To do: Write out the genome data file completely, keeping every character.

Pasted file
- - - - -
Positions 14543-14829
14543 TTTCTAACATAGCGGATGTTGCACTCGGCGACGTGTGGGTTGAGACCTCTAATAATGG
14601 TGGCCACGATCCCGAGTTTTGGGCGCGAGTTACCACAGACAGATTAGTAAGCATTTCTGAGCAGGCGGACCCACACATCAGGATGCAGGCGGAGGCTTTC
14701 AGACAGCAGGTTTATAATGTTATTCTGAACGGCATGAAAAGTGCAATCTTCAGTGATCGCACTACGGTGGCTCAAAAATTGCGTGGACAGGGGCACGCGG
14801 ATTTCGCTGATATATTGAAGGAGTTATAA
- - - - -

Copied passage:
Positions 14543-14829
14543 TTTCTAACATAGCGGATGTTGCACTCGGCGACGTGTGGGTTGAGACCTCTAATAATGG
14601 TGGCCACGATCCCGAGTTTTGGGCGCGAGTTACCACAGACAGATTAGTAAGCATTTCTGAGCAGGCGGACCCACACATCAGGATGCAGGCGGAGGCTTTC
14701 AGACAGCAGGTTTATAATGTTATTCTGAACGGCATGAAAAGTGCAATCTTCAGTGATCGCACTACGGTGGCTCAAAAATTGCGTGGACAGGGGCACGCGG
14801 ATTTCGCTGATATATTGAAGGAGTTATAA